So where do the events of the last 24 hours leave us? David Miliband has set out his stall in what despite his protestations is a barely-concealed leadership bid. Sam Coates and Francis Elliott on The Times reckon it will boil down to a contest between him and Harriet Harperson, which, with due respect to Sam and Francis, is no contest.
Meanwhile Alan Johnson is being speculated about as a running mate for Miliband rather than as a candidate in his own right and James Purnell is also reportedly backing the 43-year-old Foreign Secretary. Jack Straw is currently looking a rather poor third and other potential contenders such as John Denham are nowhere, although one must assume that on the broad left of the party, John McDonnell, Jon Cruddas and possibly even Ed Balls are also quietly making plans
I made clear a couple of months ago my own preference for Alan Milburn as the next leader on the grounds that, having been out of the Cabinet for three years, he alone could combine relative freshness with top-level experience. Speculation about a potential Milburn challenge at the time was running high, but his subsequent near-invisibility coupled with Miliband's latest move must mean he is now out of the running.
There was, in my view, an opportunity there for Milburn after Crewe and Nantwich and Henley to steal a march on the Cabinet contenders by coming out publicly against Brown. It would have made the potential Cabinet contenders look lily-livered by comparison and put Milburn at the vanguard of the growing Dump Brown faction among the party's grassroots. Sadly, it didn't happen, and it's now clear from Miliband's intervention and also from recent comments by Straw and Harman that, far from allowing a leftfield stalking horse like Milburn or Clarke to do their dirty work, the Cabinet contenders are preparing to move against the PM themselves.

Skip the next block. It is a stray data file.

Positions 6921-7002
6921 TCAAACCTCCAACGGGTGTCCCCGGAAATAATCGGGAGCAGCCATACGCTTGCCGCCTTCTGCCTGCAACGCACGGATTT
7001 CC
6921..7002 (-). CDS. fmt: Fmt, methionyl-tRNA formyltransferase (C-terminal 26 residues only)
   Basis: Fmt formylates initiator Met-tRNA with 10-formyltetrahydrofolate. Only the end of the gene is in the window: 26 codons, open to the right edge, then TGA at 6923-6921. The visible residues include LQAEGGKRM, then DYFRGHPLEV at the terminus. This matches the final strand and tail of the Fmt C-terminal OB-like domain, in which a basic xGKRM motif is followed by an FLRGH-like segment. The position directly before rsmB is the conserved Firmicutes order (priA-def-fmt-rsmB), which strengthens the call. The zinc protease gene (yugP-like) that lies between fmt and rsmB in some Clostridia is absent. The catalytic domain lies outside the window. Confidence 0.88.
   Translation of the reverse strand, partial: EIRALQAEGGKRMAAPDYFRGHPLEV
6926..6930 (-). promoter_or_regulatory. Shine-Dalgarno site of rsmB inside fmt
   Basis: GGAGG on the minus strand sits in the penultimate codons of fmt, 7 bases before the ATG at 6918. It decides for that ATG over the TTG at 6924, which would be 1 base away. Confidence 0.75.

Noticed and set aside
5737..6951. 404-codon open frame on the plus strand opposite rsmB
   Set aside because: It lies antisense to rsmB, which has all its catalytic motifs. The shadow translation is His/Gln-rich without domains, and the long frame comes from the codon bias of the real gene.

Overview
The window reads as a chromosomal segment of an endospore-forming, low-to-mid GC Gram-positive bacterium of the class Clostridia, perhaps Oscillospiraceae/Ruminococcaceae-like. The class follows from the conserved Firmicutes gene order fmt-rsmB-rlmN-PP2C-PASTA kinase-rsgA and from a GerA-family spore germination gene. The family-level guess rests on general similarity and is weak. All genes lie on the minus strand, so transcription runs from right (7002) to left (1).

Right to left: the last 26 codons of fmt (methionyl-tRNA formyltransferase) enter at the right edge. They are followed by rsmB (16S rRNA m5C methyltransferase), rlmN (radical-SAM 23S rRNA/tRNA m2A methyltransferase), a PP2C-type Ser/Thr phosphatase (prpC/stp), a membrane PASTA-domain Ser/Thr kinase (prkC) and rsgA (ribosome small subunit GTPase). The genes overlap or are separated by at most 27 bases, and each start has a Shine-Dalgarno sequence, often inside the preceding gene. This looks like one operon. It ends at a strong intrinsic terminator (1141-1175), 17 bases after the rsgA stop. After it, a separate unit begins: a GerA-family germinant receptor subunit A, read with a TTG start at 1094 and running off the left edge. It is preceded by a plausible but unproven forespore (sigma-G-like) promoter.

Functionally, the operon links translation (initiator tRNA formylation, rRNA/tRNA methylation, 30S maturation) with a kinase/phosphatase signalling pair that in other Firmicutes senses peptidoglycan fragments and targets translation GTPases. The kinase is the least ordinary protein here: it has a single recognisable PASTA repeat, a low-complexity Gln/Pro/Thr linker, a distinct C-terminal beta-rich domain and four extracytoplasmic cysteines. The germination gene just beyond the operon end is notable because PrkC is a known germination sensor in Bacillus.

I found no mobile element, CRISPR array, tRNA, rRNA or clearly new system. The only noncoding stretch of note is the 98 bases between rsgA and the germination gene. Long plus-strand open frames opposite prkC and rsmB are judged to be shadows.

I will give my more considered views on the main contenders at a later date, but if the field remains as it is, Miliband must be the man.I don't think he has all the qualities needed, but he does at least negate some of Brown's perceived drawbacks - for instance he is young, English, reasonably charming on a human level, and most importantly, was not responsible for every mistake in economic and social policy that has been made by New Labour since 1997.
I don't think he is an ideal candidate by any means - I would still prefer someone with wider experience such as Denham or even Johnson - but he would certainly be preferable to either Straw or Harperson in terms of articulating a compelling vision for a fourth Labour term and taking the fight to David Cameron.
The line that stood out for me in his Guardian article was the one about Cameron's project being about decontaminating the Tory Party rather than changing the country. For me, this message rings so true that the public will eventually be forced to concede it, once they can get beyond their current inability to see anything good in what Labour is saying.
I am reviving my poll on the potential contenders, minus Milburn this time, and this can be found in the sidebar and HERE